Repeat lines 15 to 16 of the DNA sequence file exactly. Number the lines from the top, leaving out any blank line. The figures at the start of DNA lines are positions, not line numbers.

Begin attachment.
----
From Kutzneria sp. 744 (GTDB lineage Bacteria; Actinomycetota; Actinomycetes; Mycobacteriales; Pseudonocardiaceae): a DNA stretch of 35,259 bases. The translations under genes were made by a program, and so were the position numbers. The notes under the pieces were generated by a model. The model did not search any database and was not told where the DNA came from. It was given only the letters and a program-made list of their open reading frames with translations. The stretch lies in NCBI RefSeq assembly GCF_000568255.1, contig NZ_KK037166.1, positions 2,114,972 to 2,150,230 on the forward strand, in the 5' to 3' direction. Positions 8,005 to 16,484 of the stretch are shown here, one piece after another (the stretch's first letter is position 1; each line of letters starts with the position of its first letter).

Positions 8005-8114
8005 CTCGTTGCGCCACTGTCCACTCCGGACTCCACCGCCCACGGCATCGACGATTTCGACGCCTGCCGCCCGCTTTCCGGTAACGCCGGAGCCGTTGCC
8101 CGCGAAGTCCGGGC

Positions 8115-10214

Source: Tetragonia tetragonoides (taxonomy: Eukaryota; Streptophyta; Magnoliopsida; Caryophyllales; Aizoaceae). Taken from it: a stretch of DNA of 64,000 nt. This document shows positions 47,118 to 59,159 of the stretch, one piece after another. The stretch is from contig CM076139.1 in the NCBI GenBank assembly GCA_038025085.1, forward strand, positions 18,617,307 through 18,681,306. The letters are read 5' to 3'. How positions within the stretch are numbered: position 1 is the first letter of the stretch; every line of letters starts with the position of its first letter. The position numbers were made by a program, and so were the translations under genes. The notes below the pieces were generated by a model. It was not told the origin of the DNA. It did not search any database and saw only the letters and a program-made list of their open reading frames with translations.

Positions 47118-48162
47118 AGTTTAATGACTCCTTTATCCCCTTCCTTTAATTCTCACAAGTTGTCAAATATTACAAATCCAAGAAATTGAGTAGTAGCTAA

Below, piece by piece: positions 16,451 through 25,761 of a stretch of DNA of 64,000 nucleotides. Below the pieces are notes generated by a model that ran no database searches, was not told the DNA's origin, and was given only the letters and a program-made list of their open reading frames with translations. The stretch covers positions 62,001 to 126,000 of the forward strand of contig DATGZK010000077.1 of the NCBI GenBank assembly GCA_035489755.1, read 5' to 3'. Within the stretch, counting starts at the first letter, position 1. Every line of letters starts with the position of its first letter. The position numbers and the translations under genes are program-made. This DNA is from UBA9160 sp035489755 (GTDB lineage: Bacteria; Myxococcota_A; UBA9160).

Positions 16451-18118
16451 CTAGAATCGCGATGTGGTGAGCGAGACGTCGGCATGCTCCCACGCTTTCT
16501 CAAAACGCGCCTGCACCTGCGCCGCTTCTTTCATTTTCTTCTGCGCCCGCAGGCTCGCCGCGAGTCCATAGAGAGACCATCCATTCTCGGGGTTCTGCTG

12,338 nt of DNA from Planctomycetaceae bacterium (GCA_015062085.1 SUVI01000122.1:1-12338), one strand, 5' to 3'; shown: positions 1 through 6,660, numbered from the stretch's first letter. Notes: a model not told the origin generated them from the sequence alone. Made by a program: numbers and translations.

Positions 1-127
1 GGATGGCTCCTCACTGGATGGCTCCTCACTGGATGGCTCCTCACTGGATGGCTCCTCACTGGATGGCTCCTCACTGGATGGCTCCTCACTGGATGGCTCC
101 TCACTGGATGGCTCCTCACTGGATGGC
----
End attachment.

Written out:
1 GGATGGCTCCTCACTGGATGGCTCCTCACTGGATGGCTCCTCACTGGATGGCTCCTCACTGGATGGCTCCTCACTGGATGGCTCCTCACTGGATGGCTCC
101 TCACTGGATGGCTCCTCACTGGATGGC